The recommended age given by the publisher is 9-12, but younger and competent readers might be able to appreciate this. The language does appear to be stilted in trying to keep with Poe's style of writing, but this may put off young readers who are not used to the language style used here.
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Format: Paperback
Published in 1850, Edgar Allan Poe's The Tell-Tale Heart is one of the best known and most memorable short stories ever written. Since there are dozens of commentaries and reviews here and elsewhere on the internet, in the spirit of freshness, I will take a particular focus - obsession with an eye or eyes - and compare Poe's tale with a few others.

In `The Painter of Eyes' by Jean Richepin, we encounter an obscure artist who sells his soul to the Devil in order to paint at least one masterpiece. There is a bit of writing attached to the corner of his great painting that reads: "The Devil has informed me as to the secret of painting eyes. That secret consists of decanting the life from the models one wishes to represent and fixing that life on the canvas. In doing that, one slowly kills the people whose portrait one paints. . . . It is sufficient for me to know that I have made this masterpiece. I commend my soul to the prayers, in case the Evil One does not leave me the time. . . ." The writing ends abruptly since death strikes the artist in mid-sentence.

In `The Gaze' another story by Jean Richepin, the narrator peers through the window of a cell at a madman holding his arms spread, head uplifted, transfixed by a point on a wall near the ceiling. The doctor-alienist relates to the narrator how this inmate is obsessed with the gaze of eyes from an artist's portrait. "For there was something in that gaze, believe me, that could trouble not only the already-enfeebled brain of a man afflicted with general paralysis, but even a sound and solid mind." Turns out, the narrator discovers the doctor is also driven mad by these eyes. So much so, the doctor took a scissors to the painting.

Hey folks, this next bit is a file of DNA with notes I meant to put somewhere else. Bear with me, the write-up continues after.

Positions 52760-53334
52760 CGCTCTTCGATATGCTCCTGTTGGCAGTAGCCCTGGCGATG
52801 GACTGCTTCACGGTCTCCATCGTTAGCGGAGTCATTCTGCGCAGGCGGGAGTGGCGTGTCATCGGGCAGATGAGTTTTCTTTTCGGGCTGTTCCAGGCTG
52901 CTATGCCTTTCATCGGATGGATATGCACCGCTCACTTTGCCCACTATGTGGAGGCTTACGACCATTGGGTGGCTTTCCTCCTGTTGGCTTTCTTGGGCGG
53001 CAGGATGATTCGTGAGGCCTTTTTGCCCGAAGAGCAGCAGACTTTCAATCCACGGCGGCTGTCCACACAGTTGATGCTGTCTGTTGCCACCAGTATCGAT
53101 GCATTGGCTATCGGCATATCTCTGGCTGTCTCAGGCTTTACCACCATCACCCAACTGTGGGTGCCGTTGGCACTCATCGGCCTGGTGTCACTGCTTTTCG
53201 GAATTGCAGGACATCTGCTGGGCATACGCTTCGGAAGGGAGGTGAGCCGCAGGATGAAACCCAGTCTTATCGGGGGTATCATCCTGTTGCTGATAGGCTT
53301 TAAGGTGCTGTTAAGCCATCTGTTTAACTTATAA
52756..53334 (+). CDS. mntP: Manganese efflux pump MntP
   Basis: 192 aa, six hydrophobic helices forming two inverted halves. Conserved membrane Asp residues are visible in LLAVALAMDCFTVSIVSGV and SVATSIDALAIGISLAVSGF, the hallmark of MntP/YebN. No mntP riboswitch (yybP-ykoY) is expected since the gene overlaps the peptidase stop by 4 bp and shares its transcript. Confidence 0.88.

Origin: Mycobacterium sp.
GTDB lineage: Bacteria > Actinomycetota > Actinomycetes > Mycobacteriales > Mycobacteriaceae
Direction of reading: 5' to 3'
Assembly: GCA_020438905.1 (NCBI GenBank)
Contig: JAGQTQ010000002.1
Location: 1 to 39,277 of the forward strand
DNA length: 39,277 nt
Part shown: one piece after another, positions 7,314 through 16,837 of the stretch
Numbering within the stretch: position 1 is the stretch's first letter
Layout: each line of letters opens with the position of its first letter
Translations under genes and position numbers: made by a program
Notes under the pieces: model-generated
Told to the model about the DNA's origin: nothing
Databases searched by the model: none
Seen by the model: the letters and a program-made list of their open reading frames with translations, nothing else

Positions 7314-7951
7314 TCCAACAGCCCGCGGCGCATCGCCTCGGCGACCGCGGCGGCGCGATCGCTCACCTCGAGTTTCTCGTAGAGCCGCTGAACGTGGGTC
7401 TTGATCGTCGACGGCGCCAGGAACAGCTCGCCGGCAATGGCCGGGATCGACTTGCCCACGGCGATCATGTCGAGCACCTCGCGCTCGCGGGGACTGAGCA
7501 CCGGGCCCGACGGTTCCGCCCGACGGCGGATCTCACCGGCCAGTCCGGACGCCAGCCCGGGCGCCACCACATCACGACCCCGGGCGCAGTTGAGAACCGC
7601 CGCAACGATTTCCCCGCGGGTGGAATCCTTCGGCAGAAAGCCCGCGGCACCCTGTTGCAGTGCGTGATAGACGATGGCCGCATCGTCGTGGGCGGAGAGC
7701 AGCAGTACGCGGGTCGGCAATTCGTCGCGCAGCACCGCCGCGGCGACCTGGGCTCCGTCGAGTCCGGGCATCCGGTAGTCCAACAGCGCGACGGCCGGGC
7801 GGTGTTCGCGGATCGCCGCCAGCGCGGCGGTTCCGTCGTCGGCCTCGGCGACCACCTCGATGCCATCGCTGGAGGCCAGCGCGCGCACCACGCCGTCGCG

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Format: Paperback
I love the old man, but his staring eye gives me the creeps. I'll just have to chop him up. And bury the bits under his bed. BUT HIS HEART KEPT BEATING. I hear it, I tell you!

Gothic checklist:
Obsessed main character who thinks he's perfectly normal - check. He's not even crazy, he just has super hearing and sometimes hears things other people don't.

Innocent person who has no idea that horror is about to unfold - check. Poor old man.

Ruined building - nope. Perfectly normal setting, but the effect of the moon and wind out the old man's window is delightfully creepy.